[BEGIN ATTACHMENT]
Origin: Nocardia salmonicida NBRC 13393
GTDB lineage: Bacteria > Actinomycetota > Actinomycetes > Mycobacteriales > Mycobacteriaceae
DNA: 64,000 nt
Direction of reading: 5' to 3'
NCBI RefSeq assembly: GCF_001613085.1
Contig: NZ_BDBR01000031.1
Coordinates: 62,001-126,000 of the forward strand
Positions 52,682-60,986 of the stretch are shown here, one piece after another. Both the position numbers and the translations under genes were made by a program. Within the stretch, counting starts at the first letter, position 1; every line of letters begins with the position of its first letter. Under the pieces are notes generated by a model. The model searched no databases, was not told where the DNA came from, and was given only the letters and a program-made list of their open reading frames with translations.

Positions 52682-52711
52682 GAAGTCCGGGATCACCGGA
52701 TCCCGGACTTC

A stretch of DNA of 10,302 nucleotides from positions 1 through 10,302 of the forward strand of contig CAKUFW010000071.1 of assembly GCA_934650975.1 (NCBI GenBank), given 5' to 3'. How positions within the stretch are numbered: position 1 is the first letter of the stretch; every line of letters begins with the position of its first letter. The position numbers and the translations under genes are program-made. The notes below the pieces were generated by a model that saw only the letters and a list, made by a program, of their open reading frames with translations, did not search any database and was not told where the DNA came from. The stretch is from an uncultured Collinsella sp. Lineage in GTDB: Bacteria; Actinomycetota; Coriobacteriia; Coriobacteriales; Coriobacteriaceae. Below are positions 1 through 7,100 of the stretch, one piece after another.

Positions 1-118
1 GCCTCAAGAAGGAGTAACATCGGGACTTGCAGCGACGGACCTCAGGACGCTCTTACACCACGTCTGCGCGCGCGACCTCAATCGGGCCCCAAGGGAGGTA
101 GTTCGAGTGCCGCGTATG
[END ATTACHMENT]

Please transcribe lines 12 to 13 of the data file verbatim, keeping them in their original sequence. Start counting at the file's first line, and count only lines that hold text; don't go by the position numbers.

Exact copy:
A stretch of DNA of 10,302 nucleotides from positions 1 through 10,302 of the forward strand of contig CAKUFW010000071.1 of assembly GCA_934650975.1 (NCBI GenBank), given 5' to 3'. How positions within the stretch are numbered: position 1 is the first letter of the stretch; every line of letters begins with the position of its first letter. The position numbers and the translations under genes are program-made. The notes below the pieces were generated by a model that saw only the letters and a list, made by a program, of their open reading frames with translations, did not search any database and was not told where the DNA came from. The stretch is from an uncultured Collinsella sp. Lineage in GTDB: Bacteria; Actinomycetota; Coriobacteriia; Coriobacteriales; Coriobacteriaceae. Below are positions 1 through 7,100 of the stretch, one piece after another.

Positions 1-118